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Clin Ther. 2013 Apr;35(4):474-85. doi: 10.1016/j.clinthera.2013.02.027. Epub 2013 Mar 26.

Plasma exchange for steroid-refractory relapses in multiple sclerosis: an observational, MRI pilot study.

Author information

1
Department of Neurology, Multiple Sclerosis Unit, Hospital Universitario Virgen de la Arrixaca, Murcia, Spain. pmecal@gmail.com

Abstract

BACKGROUND:

Numerous studies have shown that plasma exchange (PE) is effective as second-line treatment of severe exacerbations of multiple sclerosis (MS) or other idiopathic inflammatory demyelinating diseases of the central nervous system that are nonresponsive to steroid therapy.

OBJECTIVE:

The goal of this study was to analyze the effect of PE on clinically active radiologic lesions in steroid-refractory relapses of MS and idiopathic inflammatory demyelinating diseases of the central nervous system.

METHODS:

This was a prospective, observational pilot study in which the primary end point was the degree of radiologic resolution of active lesions after PE.

RESULTS:

A total of 15 patients were included (median age, 36.9 years [age range, 21-67 years]; 60% women). Five (33.3%) of the 15 patients had relapsing-remitting MS, 2 (13.3%) had clinically isolated syndrome that presented with transverse myelitis, 2 (13.3%) had recurrent myelitis, 1 (6.7%) had transverse myelitis, 1 (6.7%) had longitudinally extensive transverse myelitis, 1 (6.7%) had acute disseminated encephalomyelitis, 1 (6.7%) had Baló's concentric sclerosis, and 2 (13.3%) had neuromyelitis optica. Mean increase on the expanded disability status scale scores due to relapses was 4.8 (2.53). After PE, 93.3% showed a marked to moderate clinical improvement, and 46.7% recovered their baseline expanded disability status scale score 3 months post-PE. On the post-PE MRI, 60% showed radiologic resolution (80% mass-effect lesions, 83.3% new-onset disease, and 100% neuromyelitis optica), 20% had partial resolution, and 20% no resolution. A significant relationship was not obtained between degree of resolution of radiologic lesions and the variables: clinical response to PE, new-onset disease, mass-effect lesions, number of PE sessions, and early initiation of PE.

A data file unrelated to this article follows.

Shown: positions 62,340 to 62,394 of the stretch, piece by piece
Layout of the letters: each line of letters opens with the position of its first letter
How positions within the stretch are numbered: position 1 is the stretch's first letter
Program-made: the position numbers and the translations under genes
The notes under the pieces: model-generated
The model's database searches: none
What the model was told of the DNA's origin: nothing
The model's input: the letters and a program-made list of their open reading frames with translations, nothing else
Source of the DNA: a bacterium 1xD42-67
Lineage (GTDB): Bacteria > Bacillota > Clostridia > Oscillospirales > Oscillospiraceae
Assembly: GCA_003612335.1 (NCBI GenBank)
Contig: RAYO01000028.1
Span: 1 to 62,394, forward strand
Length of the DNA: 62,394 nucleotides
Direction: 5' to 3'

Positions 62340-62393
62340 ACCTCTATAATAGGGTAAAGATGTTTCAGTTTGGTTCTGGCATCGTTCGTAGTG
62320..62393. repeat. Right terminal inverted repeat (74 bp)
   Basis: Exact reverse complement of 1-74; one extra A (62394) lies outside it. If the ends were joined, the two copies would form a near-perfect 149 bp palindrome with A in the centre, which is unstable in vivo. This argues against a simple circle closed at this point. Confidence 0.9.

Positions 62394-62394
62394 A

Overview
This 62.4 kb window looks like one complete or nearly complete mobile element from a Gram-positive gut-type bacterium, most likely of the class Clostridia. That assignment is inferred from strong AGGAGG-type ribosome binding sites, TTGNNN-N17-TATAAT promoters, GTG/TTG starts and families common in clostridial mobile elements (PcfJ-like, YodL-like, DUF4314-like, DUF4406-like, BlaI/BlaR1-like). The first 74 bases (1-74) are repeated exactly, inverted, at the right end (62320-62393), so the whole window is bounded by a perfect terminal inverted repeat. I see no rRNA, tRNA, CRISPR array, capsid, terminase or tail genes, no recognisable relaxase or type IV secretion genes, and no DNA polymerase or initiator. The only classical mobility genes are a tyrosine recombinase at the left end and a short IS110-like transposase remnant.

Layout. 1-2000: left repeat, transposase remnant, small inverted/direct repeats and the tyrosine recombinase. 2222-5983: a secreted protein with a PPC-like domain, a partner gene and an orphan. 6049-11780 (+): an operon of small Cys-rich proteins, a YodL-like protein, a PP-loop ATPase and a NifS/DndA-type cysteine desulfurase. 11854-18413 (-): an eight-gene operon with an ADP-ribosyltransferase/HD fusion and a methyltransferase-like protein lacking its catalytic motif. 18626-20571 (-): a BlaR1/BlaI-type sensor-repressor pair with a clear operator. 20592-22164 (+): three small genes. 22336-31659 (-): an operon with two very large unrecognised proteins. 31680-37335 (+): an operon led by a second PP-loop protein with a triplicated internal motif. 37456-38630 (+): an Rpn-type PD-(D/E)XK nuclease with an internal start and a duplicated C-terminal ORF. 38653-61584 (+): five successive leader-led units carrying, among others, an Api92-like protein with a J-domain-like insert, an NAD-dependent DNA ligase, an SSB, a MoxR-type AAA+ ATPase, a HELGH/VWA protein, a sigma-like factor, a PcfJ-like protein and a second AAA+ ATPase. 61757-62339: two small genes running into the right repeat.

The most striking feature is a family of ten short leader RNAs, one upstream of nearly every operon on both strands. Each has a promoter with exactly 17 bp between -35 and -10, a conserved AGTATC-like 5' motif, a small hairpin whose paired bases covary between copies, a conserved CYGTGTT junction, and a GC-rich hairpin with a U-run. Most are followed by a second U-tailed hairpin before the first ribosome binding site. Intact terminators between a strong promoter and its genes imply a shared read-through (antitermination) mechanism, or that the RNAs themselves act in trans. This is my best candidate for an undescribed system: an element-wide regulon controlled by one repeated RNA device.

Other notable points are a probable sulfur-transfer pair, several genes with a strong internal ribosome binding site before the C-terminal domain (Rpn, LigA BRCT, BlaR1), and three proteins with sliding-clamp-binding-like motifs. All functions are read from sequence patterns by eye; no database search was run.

CONCLUSION:

A marked to moderate clinical improvement post-PE accompanied by a lack of radiologic resolution of the active lesion is not indicative of poor prognosis.

PMID:
23541130
DOI:
10.1016/j.clinthera.2013.02.027
[Indexed for MEDLINE]

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